In PowerShell 2.0  you need to expand the property childjobs to know them. To know what jobs are child  I will create a simples process to sleep the job in a random count. I am using more than one server (in my case the same server more than one time)

If we use the PowerShell 2.0 and get the object $job we will see only one job. The father one :

$job = Invoke-Command {start-sleep (get-random (1..500))} -AsJob -computername 'Vader','Vader','Vader'

$job = Invoke-Command {start-sleep (get-random (1..500))} -AsJob -computername 'Vader','Vader','Vader' Get-Job $job.id

The result will be :

image 

As we create the job for 3 servers, to check the other ones we need to expand the property childjobs :

$job = Invoke-Command {start-sleep (get-random (1..500))} -AsJob -computername 'Vader','Vader','Vader' Get-Job $job.id | select -ExpandProperty childjobs

image

 

Now imagine that you are dealing with a lot of long-running process in background jobs in different servers. How can I  check the child jobs status ?(to check how it is going the process in each server)  ?

PowerShell 3.0,  2 new parameters was added. They are -IncludeChildJob –ChildJobState. Lets take a look in the –IncludeChildJob

If I run the same command and now get the job but with –IncludeChildJob  parameter :

$job = Invoke-Command {start-sleep (get-random (1..500))} -AsJob -computername 'Vader','Vader','Vader' Get-Job $job.id -IncludeChildJob

image

Cool !! Backing to our example, I have a lot of long-running process in background jobs in different servers. Now I want to know when they finished. I can use the example that I mentioned in the beginning of this post, but it will notify you only when all the child jobs finished because the event is subscribe to the father job. I want to be notifed for each child job in the process. Let´s say that I want to know when he process in each server finished.  The parameter –ChildJobState only will show for me the jobs with the specified state. I will not be notified.

Well, the idea is the same to the father job, I just need to go in each child job and register an event for each one :)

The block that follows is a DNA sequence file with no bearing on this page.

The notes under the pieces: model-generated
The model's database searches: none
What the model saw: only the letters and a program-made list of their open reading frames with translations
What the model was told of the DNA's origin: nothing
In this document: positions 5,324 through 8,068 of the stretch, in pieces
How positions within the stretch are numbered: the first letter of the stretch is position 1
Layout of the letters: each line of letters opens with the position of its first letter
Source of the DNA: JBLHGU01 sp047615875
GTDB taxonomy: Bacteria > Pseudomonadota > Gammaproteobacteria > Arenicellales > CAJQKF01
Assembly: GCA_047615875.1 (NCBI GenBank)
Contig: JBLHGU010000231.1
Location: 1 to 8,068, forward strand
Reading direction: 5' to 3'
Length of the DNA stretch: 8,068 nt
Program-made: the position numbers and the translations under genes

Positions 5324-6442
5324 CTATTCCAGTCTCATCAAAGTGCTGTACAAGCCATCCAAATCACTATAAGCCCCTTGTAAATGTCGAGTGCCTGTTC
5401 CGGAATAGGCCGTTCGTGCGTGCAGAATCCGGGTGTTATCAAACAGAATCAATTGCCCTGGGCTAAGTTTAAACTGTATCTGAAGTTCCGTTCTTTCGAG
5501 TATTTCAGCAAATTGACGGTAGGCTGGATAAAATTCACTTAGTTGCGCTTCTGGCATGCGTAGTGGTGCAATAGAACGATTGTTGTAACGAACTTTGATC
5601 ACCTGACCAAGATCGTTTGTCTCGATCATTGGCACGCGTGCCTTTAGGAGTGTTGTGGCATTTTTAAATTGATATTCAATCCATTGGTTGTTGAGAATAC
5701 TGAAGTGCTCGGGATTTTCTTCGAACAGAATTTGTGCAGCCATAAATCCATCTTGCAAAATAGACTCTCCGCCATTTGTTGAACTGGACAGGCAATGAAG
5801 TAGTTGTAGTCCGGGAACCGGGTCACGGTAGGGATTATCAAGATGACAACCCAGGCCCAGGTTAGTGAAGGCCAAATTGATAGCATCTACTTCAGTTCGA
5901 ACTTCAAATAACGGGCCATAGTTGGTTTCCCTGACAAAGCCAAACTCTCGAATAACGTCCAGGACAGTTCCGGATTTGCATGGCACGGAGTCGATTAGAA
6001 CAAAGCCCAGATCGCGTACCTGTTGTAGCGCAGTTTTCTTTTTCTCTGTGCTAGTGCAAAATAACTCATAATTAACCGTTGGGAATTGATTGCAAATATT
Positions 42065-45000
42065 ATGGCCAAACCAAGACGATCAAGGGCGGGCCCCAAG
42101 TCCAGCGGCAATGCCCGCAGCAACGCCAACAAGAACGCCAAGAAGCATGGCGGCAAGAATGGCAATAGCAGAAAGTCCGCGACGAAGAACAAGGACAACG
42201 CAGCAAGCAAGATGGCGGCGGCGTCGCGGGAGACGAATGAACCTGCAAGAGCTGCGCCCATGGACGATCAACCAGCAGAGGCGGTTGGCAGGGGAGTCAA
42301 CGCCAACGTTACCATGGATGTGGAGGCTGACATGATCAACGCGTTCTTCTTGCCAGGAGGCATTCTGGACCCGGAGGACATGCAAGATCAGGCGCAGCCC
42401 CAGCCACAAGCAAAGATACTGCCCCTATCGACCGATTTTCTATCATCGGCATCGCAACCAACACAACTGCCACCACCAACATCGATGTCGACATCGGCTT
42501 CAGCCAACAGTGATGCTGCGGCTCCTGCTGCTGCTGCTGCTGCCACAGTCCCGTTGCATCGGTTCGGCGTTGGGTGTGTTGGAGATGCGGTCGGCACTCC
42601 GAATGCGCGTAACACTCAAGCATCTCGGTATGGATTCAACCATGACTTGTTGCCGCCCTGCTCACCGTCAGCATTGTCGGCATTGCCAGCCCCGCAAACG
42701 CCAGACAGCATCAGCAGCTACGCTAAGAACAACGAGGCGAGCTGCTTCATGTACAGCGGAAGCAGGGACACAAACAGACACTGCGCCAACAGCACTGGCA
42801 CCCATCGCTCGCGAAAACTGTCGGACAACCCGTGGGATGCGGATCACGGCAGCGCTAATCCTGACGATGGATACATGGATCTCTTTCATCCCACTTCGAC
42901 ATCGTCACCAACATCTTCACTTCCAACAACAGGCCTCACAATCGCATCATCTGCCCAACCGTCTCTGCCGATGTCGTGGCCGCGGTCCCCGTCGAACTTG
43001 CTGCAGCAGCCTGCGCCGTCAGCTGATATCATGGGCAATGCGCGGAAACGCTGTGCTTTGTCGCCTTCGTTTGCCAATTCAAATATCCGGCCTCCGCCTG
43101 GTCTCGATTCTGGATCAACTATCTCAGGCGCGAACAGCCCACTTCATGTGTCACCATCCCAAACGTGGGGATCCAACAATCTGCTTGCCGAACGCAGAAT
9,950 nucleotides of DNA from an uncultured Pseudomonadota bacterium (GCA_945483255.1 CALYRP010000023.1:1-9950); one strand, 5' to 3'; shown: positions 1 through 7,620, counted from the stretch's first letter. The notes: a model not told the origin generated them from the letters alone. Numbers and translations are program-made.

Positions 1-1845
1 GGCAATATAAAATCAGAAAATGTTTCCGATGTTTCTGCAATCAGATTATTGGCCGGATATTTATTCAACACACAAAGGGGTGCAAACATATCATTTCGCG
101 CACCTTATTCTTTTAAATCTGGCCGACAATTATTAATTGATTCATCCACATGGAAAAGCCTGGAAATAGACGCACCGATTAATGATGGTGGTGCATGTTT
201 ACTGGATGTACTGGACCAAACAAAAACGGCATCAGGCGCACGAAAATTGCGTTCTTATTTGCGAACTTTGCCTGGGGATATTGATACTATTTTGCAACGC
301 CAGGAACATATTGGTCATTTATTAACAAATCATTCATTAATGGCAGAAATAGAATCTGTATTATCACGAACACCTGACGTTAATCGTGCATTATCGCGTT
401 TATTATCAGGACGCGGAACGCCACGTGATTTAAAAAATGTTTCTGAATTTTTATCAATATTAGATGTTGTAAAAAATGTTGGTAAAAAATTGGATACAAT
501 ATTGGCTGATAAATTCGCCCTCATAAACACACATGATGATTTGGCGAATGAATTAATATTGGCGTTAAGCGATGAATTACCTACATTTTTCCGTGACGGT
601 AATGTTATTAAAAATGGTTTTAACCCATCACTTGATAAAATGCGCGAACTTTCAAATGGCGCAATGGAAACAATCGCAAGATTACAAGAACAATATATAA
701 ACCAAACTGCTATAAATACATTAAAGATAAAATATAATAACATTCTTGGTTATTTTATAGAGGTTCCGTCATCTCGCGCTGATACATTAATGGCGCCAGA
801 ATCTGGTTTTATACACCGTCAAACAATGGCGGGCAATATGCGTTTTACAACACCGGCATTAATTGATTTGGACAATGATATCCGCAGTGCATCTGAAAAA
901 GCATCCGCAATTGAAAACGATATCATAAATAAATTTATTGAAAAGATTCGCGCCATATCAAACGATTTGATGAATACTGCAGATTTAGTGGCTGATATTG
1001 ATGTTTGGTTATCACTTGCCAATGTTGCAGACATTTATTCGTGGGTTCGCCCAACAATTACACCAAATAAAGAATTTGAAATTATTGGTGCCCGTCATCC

$job = Invoke-Command {start-sleep (get-random (1..500))} -AsJob -computername 'Vader','Vader','Vader' Get-Job $job.id -IncludeChildJob | % { Register-ObjectEvent -InputObject $_ -EventName StateChanged -MessageData $_.Id -SourceIdentifier "Job.Monitor$($_.id)" -Action { write-host "Job $($event.sender.id) has changed from $($event.SourceEventArgs.PreviousJobStateInfo.State) to $($event.SourceEventArgs.JobStateInfo.state)" -ForegroundColor Yellow if ($event.SourceEventArgs.JobStateInfo.state -eq 'Completed') { $eventSubscriber | Unregister-Event $eventSubscriber.Action | Remove-Job } } }

image

if you are using PowerShell 4.0, you can use the new foreach method :)

$job = Invoke-Command {start-sleep (get-random (1..500))} -AsJob -computername 'Vader','Vader','Vader' (Get-Job $job.id -IncludeChildJob).foreach({ Register-ObjectEvent -InputObject $_ -EventName StateChanged -MessageData $_.Id -SourceIdentifier "Job.Monitor$($_.id)" -Action { write-host "Job $($event.sender.id) has changed from $($event.SourceEventArgs.PreviousJobStateInfo.State) to $($event.SourceEventArgs.JobStateInfo.state)" -ForegroundColor Yellow if ($event.SourceEventArgs.JobStateInfo.state -eq 'Completed') { $eventSubscriber | Unregister-Event $eventSubscriber.Action | Remove-Job } } })